This seems a good time for me to share some interesting news accounts I’ve come across in the recent past related to veterans of the Civil War. Those articles brought to mind other information I’ve gathered on Georgia’s photographers.
News articles that pertained to photographers as Confederate veterans, particularly to those photographers disabled in the Civil War, were the first of these I had ever come across. I know there is more research do to in state records regarding this bill, or bills, passed in Georgia at the turn of the century. It is confusing from the news reports if one bill, or many, was passed.
Although there are references to local tax exemptions as early as 1878, the first article I found regarding soldiers who were disabled Confederate veterans and photographers is in September 1891, and the last in December 1899. Under the title “Friday, Sept. 4 — The House,” found in the Macon Weekly Telegraph (Sept. 9, 1891, pg. 6, col. 1), it was reported that a bill was introduced by (representative) Rembert of Murray (County) “to allow D. M. Peden, a disabled Confederate Soldier, to take photographs, etc., without paying a specific tax.”
In the Tuesday December 20, 1892 issue of the Gwinnett Herald (pg.2, col. 2), under the title “The Legislature,” is that “the following general bills were passed Saturday.” Noted is that one of those bills passed was “to allow disabled Confederate soldiers to run photograph galleries free of license.” So this was the bill originally introduced in 1891, although it appears several representatives presented this bill.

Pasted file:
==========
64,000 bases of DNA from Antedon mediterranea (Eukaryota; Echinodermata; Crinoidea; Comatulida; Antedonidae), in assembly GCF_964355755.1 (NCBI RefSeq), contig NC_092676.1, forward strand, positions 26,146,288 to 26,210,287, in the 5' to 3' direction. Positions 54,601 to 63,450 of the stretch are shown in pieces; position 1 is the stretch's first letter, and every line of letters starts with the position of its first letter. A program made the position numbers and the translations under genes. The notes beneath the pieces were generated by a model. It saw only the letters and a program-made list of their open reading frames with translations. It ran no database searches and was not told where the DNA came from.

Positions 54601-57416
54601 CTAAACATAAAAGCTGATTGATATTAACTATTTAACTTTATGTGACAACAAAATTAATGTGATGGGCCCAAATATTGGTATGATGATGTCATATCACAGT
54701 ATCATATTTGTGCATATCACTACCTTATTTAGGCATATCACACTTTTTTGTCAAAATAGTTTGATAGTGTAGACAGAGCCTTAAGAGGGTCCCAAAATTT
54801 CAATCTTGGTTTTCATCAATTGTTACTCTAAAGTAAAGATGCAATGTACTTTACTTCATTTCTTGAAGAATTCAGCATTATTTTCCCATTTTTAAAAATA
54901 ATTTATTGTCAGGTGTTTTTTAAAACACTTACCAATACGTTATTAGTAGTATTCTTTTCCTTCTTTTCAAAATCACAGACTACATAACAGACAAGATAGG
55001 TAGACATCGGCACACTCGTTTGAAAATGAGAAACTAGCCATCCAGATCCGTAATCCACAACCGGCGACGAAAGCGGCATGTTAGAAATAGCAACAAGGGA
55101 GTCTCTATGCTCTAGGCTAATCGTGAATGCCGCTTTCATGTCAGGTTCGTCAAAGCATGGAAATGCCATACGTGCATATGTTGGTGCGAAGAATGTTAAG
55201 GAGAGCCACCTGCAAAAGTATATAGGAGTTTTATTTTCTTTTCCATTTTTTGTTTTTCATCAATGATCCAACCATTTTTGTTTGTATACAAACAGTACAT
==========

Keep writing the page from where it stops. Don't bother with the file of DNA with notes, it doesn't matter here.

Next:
Five years later, in a December Macon Telegraph in 1897, under the heading “Atlanta, Dec. 13” in a paragraph headed “Favorable to Veteran Soldiers,” applicable to all veterans who were photographers, was this thought, which I like to believe remains true today.
The favorable vote upon Mr. Craig’s bill exempting Confederate Soldiers from license tax when they engage in the business of photography reminds me that the general assembly throughout the present session has uniformly passed similar laws and that no war-worn ex-soldier has ever knocked at the door of the Georgia legislature in vain.Macon Telegraph, December 14, 1897, pg. 5, col. 2
The last of these article I’ve seen is from the Savannah Morning News on December 22, 1899 (pg. 2, col. 4) and the Thomasville Daily Times-Enterprise on December 23, 1899 (pg. 1, col. 3). They were reporting on “Atlanta, Dec. 21 – other bills approved,” including one “To relieve Confederate soldiers of the tax on photographers.” The same Thomasville newspaper, on Dec. 30, 1899 (pg. 1, col. 4), listed the above under “Bills Approved.”
But what of D. M. Peden and the other photographer veterans? Who were they? Here is some brief biographical information on some of these war veteran photographers, in alphabetical order.
T. J. [Thomas Jefferson] Allen (1845-1928) referred to himself in an 1898 advertisement as “an old soldier, exempt from taxation.” He worked in Commerce, Georgia (then known as Harmony Grove), until a move to Sparta in 1920. Two sons, and his wife Elizabeth, assisted him in the studio, and one son, George J. Allen (1872-1959), became a prominent Georgia photographer.
Allen enlisted in the military at age seventeen, and he was only twenty when he surrendered at Appomattox Court House, Virginia. After his wife’s death in 1922, he moved into the Confederate Soldiers Home in Atlanta, where he died in December 1928. The Home was used from 1901 until 1941, and it was demolished in 1967.
A. J. [Andrew Jackson] Bearden (ca. 1832-1897), a Rome, Georgia, photographer from about 1860 – 1866, was apparently an itinerant for awhile. He appears on the 1860 Alabama census, although he was advertising in Rome as early as 1859. He also served as the Rome agent for Augusta, Georgia, photographers Tucker & Perkins, by January 1860.